A Burholme man who was at the center of a post-St. Patrick’s Day Parade shooting at the Fox Chase Recreation Center last year has been ordered to stand trial on felony weapons charges.
Last Friday, Jacob T. Underwood, 24, of the 7200 block of Claridge St., waived a preliminary hearing on charges including assault, reckless endangerment, carrying a gun without a license, carrying a firearm in public and possessing an instrument of crime. His Common Pleas Court arraignment is scheduled for Feb. 17.
On Sunday, March 13, Underwood allegedly drove with two passengers to the recreation center at about 6:30 p.m., exited his car, confronted a group of young adults and teens that were drinking there and fired a live round from his .45-caliber Glock into the air. Underwood and his pals then fled back to his car as the opposing crowd gave chase, authorities said. Underwood allegedly fired one more shot to keep them at-bay as he and his pals sped away.
Responding to a 911 call, police soon spotted Underwood’s red Camaro at Oxford Avenue and Verree Road, where they allegedly found him in possession of the gun, which he was not licensed to carry. Officers arrested Underwood but not his passengers.
Later, when police returned to the recreation center, the remaining witnesses were reluctant to provide information about the shooting. Officers cited 13 people for public drinking or underage drinking at the recreation center that night.
The incident heightened neighborhood tensions for days afterward as rumors circulated that the confrontation resulted from an ongoing dispute between young people from Fox Chase and those from other locales. One rumor had it that the conflict began in Center City at the St. Patrick’s Day parade earlier that day.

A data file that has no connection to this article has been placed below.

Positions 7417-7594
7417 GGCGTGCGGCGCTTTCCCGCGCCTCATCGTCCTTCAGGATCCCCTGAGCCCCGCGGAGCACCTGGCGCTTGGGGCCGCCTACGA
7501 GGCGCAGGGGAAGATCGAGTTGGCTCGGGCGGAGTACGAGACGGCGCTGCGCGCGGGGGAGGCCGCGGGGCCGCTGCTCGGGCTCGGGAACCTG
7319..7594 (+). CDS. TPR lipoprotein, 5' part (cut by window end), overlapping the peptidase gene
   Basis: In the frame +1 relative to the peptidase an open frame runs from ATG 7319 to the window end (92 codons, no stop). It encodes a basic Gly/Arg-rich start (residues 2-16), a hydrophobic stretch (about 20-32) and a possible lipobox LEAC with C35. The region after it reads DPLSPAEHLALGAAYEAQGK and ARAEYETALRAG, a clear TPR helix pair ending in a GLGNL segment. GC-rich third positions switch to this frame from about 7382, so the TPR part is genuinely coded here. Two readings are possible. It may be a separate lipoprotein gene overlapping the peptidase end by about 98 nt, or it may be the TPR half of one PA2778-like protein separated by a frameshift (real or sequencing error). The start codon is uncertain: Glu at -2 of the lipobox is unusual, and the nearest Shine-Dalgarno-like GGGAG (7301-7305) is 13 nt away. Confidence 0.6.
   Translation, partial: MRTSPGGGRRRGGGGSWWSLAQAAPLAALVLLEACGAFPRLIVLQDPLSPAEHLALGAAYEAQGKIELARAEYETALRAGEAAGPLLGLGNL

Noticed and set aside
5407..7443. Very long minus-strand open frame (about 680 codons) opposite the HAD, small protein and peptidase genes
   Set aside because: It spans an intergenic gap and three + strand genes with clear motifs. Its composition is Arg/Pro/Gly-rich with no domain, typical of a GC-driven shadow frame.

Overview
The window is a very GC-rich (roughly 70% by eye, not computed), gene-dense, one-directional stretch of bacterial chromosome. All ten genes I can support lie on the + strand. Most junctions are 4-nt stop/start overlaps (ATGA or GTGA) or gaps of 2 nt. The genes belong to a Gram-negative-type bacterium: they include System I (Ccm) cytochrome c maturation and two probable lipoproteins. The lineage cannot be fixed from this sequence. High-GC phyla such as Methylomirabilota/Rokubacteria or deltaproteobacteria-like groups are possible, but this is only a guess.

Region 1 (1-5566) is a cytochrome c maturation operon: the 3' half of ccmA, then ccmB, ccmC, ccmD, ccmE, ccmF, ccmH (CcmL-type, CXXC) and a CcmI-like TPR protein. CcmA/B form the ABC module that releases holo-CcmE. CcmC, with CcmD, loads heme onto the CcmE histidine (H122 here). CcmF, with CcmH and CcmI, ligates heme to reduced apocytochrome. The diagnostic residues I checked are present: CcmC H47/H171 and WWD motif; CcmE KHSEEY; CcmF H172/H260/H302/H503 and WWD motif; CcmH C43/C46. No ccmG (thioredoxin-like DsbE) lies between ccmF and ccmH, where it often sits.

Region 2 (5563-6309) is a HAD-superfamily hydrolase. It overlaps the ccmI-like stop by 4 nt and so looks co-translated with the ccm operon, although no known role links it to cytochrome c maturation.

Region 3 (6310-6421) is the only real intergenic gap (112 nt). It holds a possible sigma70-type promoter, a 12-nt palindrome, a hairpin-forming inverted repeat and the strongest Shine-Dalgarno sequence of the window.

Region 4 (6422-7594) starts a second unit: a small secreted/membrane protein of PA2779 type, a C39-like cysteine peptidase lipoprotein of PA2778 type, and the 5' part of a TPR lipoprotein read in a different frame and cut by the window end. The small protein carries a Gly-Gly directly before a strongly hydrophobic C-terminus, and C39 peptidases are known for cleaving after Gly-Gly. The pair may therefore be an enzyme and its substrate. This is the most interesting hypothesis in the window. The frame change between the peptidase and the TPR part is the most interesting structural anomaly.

In fact, some of those cited for drinking that night at Fox Chase had also attended the parade. And one year earlier, after the 2010 St. Patrick’s Day parade, a confrontation also occurred at Fox Chase but did not escalate into gunfire.
Underwood remains in jail at the Philadelphia Industrial Correctional Center in lieu of $150,000 bail.
He is also on probation in connection with a simultaneous but unrelated case. He was arrested on Aug. 11, 2010, for shining a hand-held laser at a Philadelphia police helicopter. The beam momentarily blinded the pilot and threatened the safety of the aircraft.
Underwood agreed in December 2010 to enter into a so-called “diversion” program for non-violent, first-time offenders. But he violated the terms of that program with his arrest the following March.
Last Dec. 21, Common Pleas Court Judge Roger F. Gordon found him guilty of risking a catastrophe and related offenses and sentenced him to three years probation. ••EndFragment